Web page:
And obviously we’re not just talking about the security wall in Palestine. We’re talking about that terrible wall along the U.S.-Mexican border and the xenophobic, racist politics it inspires. We’re talking about homophobia as a wall that leads kids to bully other kids and too many churches to look the other way. And we’re talking about economic walls, class walls that build into the American experience an unholy tolerance for poverty, an unholy tolerance for homelessness, an unholy tolerance for hungry children in a land so rich and so blessed. These are the walls we want to break to pieces, the barriers we’re called to dismantle. Peace is our right and our duty.

And it’s not enough to shake our fists. I hope you agree that it’s not enough simply to lament how ugly and destructive these walls are. I want to be part of a church that steps into the middle of it all and begins to take the damn walls down. So I’ve taken down that little picture on my door. “FCC Against Walls” just doesn’t cut it anymore. It’s not enough. I’m looking for inspiration for a replacement. Something like “MY CHURCH TAKES THE DAMN WALLS DOWN.”


Undoubtedly, you see where this is going. PEACE UNITED CHURCH. I confess that, to me, it has a dynamic ring, a compelling ring. PEACE UNITED CHURCH. And I think it’s worth thinking about, praying about. It may be a way, a new way, for us to communicate the edgy, progressive message of our gospel to a community hungry for edgy good news, and for peace. But this is about more than a name change. I’m laying out this suggestion today and then I’ll sit back as you wonder about the implications. And this whole thing could go all kinds of ways – every one of which will be OK. I just want to make that so clear: I’m OK with however this goes for us.

What’s most exciting – to me – is that we recognize what Christ is doing in us: healing homophobia and hostilities between straight folks and queer folks; insisting on community bridges linking homeless friends with neighborhood resources; dismantling xenophobic walls in America and dividing walls in Palestine; encouraging Christians to make common cause with Jews and Muslims, and Buddhists and pagans, and all kinds of believers and dreamers. This is what Christ does – nothing less than this. And this is who Christ is – I’d even say it’s the essence of who Christ is. Christ is our peace – the kind of peace that makes the many one and breaks down dividing walls, all kinds of walls. When we pass the peace in the first moments of these services, it’s more than a nod to an ancient ritual. It’s a commitment: it’s the recognition that something happens here, something is possible here. Christ is our peace.

What I want us to appreciate today is that peace means discipline, peace means practice, peace means commitment. It’s so much more than a name change. We aim to become God’s partners in peacemaking, Christ’s ambassadors of peace. And that kind of becoming is a rigorous, vigorous, disciplined, delightful thing. It doesn’t happen by accident; and it doesn’t happen without mindfulness and dedication. PEACE UNITED CHURCH is a place where children are learning to make peace in their classrooms and neighborhoods. It’s a place where spouses and partners are learning to create peace in their homes and families. It’s a place where Christians are learning to generate peace in relationships with Jewish and Muslim friends. And it’s a place where all of us are celebrating peace, as the walls, all the walls, come tumbling down. PEACE UNITED CHURCH is a place where peace partners are made and peace ambassadors are trained and peacemakers are inspired. Christ is our peace; and peace is our practice.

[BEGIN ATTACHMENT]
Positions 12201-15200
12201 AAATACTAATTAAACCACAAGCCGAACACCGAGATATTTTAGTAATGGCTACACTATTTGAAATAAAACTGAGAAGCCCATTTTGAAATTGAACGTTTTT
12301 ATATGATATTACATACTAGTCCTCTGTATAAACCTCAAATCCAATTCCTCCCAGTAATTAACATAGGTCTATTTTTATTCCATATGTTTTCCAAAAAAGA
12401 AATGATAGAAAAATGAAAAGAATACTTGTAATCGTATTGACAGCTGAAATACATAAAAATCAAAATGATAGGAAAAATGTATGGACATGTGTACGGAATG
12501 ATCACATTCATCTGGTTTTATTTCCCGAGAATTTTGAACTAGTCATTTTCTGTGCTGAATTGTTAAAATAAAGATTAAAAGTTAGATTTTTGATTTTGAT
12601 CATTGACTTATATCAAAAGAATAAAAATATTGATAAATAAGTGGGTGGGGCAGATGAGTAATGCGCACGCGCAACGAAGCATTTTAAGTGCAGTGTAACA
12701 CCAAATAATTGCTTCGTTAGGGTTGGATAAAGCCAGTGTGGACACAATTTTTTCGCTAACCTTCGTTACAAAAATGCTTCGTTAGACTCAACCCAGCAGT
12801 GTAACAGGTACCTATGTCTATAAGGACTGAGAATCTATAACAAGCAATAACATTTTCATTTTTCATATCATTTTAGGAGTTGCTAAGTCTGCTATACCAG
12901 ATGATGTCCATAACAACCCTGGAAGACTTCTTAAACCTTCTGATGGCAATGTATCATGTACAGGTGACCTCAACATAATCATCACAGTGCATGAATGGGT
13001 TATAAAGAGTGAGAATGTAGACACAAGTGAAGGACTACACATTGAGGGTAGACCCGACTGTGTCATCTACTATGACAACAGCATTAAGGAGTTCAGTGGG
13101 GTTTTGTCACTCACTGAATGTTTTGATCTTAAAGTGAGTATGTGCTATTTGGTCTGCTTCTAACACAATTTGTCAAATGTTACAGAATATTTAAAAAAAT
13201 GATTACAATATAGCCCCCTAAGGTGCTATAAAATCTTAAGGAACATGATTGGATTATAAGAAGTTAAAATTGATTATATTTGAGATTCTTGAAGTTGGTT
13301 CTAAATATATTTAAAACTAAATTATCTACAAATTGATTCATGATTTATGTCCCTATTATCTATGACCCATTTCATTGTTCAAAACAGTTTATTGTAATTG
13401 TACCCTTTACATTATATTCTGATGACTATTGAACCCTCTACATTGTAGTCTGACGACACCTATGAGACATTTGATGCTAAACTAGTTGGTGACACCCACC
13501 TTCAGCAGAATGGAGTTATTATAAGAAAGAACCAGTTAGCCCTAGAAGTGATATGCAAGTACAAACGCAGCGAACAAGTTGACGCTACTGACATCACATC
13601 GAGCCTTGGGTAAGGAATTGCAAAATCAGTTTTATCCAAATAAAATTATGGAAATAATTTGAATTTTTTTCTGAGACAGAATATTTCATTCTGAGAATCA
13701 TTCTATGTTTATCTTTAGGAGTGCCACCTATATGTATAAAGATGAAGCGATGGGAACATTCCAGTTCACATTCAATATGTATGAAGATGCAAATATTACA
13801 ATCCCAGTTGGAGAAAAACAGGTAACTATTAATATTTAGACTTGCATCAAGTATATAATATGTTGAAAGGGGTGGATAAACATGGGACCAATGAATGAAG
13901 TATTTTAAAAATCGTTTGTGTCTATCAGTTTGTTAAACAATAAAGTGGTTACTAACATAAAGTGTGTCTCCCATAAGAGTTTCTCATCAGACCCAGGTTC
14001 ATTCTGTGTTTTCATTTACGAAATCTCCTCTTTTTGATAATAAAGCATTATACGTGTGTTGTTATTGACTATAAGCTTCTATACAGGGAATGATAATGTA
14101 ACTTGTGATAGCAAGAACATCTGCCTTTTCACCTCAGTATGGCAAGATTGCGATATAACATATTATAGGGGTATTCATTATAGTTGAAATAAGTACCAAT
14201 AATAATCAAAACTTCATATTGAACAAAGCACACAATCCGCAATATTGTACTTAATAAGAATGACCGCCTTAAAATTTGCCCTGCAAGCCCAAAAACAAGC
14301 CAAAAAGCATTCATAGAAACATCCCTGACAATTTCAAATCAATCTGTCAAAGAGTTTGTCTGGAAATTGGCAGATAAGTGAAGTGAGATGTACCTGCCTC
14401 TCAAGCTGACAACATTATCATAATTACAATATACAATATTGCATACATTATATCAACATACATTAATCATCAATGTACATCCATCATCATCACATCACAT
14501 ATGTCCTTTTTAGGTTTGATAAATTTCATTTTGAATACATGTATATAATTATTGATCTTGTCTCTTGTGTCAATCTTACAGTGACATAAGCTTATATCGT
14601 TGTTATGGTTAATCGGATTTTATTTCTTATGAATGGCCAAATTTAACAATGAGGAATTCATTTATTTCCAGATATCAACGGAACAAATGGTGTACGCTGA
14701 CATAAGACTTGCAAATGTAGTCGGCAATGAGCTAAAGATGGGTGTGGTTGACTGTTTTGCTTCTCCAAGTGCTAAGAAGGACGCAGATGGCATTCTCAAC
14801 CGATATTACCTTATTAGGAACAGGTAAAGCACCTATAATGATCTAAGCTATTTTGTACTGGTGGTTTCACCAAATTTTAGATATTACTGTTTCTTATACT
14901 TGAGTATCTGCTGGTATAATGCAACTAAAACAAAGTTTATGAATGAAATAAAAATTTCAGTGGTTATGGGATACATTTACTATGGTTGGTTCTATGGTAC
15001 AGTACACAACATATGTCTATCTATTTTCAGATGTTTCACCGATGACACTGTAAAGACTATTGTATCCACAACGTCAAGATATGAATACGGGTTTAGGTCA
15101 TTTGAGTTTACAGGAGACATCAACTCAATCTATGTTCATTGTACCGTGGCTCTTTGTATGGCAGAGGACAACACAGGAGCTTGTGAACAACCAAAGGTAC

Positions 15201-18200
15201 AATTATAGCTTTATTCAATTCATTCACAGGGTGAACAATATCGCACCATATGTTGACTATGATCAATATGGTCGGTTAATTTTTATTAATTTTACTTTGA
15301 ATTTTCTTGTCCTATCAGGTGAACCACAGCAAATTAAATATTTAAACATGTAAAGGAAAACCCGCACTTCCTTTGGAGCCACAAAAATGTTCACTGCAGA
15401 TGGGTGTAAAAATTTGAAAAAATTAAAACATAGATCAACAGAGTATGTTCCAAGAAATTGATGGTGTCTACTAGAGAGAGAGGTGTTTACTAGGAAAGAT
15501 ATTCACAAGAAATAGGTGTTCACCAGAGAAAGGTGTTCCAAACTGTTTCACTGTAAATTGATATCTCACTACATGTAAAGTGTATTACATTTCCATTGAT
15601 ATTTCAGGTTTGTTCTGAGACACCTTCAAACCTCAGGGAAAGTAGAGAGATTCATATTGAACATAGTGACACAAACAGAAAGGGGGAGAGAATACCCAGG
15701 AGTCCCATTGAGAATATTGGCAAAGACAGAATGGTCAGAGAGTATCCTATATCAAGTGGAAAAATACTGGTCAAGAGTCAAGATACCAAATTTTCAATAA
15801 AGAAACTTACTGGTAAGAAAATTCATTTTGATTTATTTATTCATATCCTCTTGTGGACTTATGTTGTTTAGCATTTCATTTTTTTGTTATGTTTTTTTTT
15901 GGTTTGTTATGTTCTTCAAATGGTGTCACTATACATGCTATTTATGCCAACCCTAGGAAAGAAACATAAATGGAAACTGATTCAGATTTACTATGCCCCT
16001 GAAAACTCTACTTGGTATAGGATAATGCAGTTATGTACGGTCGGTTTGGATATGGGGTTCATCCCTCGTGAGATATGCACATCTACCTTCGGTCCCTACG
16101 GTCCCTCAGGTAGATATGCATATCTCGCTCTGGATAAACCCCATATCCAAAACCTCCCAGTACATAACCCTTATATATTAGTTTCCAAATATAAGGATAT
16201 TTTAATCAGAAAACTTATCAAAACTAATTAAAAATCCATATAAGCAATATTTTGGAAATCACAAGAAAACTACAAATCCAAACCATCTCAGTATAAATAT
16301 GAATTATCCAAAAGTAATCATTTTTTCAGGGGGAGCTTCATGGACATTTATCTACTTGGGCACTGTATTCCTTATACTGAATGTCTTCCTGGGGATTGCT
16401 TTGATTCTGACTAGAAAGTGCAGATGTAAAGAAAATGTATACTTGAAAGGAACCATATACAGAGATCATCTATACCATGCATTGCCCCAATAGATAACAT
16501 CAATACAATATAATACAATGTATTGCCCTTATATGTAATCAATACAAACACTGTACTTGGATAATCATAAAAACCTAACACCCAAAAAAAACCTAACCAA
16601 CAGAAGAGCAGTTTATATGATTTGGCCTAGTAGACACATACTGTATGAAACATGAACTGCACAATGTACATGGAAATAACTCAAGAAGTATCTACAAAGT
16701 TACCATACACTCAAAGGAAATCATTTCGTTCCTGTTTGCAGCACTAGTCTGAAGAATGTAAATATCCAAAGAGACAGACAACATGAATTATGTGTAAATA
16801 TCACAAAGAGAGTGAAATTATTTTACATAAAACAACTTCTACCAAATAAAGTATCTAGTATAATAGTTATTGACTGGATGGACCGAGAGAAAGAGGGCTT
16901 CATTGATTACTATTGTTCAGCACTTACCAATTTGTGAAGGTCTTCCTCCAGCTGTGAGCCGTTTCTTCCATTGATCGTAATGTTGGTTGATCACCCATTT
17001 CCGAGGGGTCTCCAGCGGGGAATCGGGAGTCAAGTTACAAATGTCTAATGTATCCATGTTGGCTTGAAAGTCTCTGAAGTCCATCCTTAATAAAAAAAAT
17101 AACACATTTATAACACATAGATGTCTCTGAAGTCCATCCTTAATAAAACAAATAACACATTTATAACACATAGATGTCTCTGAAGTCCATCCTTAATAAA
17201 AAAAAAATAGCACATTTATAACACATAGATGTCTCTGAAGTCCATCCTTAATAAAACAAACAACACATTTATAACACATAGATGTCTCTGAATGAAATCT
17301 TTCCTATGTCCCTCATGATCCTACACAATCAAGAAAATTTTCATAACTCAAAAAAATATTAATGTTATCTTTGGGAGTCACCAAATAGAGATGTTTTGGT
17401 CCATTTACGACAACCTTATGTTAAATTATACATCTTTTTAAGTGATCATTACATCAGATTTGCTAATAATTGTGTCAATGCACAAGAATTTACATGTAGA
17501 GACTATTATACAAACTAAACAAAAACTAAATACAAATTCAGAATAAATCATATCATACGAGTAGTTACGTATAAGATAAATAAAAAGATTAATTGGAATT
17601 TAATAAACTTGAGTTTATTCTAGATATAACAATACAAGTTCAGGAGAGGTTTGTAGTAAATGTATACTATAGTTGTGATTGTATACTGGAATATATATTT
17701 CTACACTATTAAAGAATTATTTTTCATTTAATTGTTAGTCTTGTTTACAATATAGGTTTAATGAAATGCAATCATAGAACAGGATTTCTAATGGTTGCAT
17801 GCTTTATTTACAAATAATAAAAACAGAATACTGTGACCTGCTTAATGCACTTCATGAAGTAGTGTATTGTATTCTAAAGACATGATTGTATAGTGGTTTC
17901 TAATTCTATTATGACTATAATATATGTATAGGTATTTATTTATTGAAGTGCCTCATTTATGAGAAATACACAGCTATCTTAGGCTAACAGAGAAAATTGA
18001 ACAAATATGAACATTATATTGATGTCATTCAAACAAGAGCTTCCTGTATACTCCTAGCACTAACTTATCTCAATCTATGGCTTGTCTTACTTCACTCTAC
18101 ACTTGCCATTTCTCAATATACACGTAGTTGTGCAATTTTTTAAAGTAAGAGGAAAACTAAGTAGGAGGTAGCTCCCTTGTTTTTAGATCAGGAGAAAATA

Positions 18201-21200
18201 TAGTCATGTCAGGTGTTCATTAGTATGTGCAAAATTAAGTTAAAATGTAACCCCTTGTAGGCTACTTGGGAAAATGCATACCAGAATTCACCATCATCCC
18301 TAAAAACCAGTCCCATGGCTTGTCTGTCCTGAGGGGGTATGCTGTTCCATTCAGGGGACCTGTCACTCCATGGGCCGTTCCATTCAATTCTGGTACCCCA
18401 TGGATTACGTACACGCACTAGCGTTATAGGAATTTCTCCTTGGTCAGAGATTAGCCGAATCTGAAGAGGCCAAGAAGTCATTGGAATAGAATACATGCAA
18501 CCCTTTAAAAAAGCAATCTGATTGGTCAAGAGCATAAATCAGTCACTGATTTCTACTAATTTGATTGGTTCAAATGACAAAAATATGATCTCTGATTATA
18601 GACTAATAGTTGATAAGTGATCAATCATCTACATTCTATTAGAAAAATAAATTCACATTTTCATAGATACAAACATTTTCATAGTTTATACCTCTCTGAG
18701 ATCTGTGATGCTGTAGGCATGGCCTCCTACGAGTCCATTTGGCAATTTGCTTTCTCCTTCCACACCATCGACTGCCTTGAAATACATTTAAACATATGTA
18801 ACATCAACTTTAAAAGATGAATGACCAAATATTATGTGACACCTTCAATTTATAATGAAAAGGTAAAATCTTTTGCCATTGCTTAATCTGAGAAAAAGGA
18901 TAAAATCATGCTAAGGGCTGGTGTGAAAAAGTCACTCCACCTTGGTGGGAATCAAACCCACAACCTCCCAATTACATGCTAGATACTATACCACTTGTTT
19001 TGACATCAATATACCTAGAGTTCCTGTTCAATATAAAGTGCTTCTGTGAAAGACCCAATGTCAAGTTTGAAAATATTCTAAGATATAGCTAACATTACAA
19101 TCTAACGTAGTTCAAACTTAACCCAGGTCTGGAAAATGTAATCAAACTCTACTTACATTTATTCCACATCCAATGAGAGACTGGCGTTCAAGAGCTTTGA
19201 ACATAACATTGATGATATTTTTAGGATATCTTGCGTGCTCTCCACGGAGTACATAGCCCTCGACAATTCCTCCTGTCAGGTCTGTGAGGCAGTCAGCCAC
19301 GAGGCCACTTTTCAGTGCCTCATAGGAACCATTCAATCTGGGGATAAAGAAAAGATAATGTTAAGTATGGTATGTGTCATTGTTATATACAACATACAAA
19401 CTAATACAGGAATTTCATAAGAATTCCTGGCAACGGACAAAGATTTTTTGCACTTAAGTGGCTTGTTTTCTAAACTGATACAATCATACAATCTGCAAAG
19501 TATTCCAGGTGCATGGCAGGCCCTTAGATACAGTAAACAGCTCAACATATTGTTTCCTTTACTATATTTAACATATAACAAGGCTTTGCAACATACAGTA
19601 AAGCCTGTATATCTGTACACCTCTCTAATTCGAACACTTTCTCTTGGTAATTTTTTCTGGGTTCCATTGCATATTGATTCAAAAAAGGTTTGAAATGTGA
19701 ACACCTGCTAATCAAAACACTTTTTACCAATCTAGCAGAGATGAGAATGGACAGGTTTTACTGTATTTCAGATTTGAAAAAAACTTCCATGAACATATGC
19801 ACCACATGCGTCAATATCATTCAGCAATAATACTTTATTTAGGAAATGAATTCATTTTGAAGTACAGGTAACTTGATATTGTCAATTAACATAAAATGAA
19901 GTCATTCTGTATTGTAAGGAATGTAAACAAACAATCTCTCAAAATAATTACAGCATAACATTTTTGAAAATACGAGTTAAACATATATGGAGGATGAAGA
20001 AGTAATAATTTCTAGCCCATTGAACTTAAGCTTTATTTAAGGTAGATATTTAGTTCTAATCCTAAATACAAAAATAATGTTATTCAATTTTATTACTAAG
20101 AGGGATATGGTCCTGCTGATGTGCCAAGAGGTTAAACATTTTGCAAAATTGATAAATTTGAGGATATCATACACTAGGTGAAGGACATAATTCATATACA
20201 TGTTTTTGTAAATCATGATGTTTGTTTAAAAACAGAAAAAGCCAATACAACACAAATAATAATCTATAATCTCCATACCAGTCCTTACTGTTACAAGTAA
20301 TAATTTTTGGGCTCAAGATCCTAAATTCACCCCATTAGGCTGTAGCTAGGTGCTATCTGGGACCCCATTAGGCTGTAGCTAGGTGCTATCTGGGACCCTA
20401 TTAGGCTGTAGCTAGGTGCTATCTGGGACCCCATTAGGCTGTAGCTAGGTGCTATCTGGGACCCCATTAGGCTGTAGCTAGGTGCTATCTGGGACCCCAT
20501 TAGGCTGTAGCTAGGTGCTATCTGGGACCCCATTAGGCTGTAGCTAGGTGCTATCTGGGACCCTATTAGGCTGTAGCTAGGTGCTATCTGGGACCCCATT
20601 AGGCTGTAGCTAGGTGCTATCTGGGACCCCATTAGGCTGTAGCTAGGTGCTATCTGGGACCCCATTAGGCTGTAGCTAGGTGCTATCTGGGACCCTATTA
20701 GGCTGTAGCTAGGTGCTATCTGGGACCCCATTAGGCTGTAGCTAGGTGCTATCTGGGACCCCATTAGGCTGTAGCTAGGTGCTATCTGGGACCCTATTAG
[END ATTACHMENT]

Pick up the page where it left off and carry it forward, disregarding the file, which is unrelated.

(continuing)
I know that many of you have read Elizabeth Gilbert’s bestseller, “Eat, Pray, Love.” She tells a story, in the book, about learning how to pray, and thinking it should be easy, and realizing that it’s not. It turns out that peace is a journey, even a demanding journey; and it involves all kinds of training and all kinds of practice. You don’t just download peace off the internet. Ask practitioners of Contemplative Christianity, or Zen Buddhism, or Sufi Mysticism, or Gandhian Nonviolence. So Elizabeth Gilbert tells this story about that journey, about training and practice.

So she’s meditating one morning, in this ashram, in India; and this particular morning, she catches herself thinking. About stuff. She starts thinking about where she should live when her year of traveling is over. She starts thinking that maybe a change would be good: move away from New York, Austin’s supposed to be nice, Chicago has all that architecture. Or maybe she should move overseas, heard good things about Sydney, maybe get an extra bedroom, paint it gold, make it into a meditation room. Maybe a rich blue. No, it’s gotta be gold.

And she catches herself here, and she thinks: “Here you are in India, in an ashram in one of the holiest places on earth. And instead of communing with the divine, you’re trying to plan where you’ll be meditating a year from now, in a home that doesn’t yet exist, in a city yet to be determined. Is this really,” she asks herself, “is this really the best you can do?”

So that night, Elizabeth Gilbert tries something new. She’d met a woman in the ashram who’d been studying Vipassana meditation. Vipassana is an ultra-orthodox, stripped-down Buddhist meditation technique. Basically, she says, it’s the Extreme Sports version of transcendence. Spiritually humbling. Physically demanding. Because, in Vipassana meditation, you’re not allowed to shift your body at all once you’ve been seated, no matter how uncomfortable you get. You just sit there and tell yourself, “There’s no reason I need to move at all during the next two hours.” If you’re feeling discomfort, you’re supposed to meditate upon that discomfort, watching the effect that physical pain has on you. Observing. Exploring.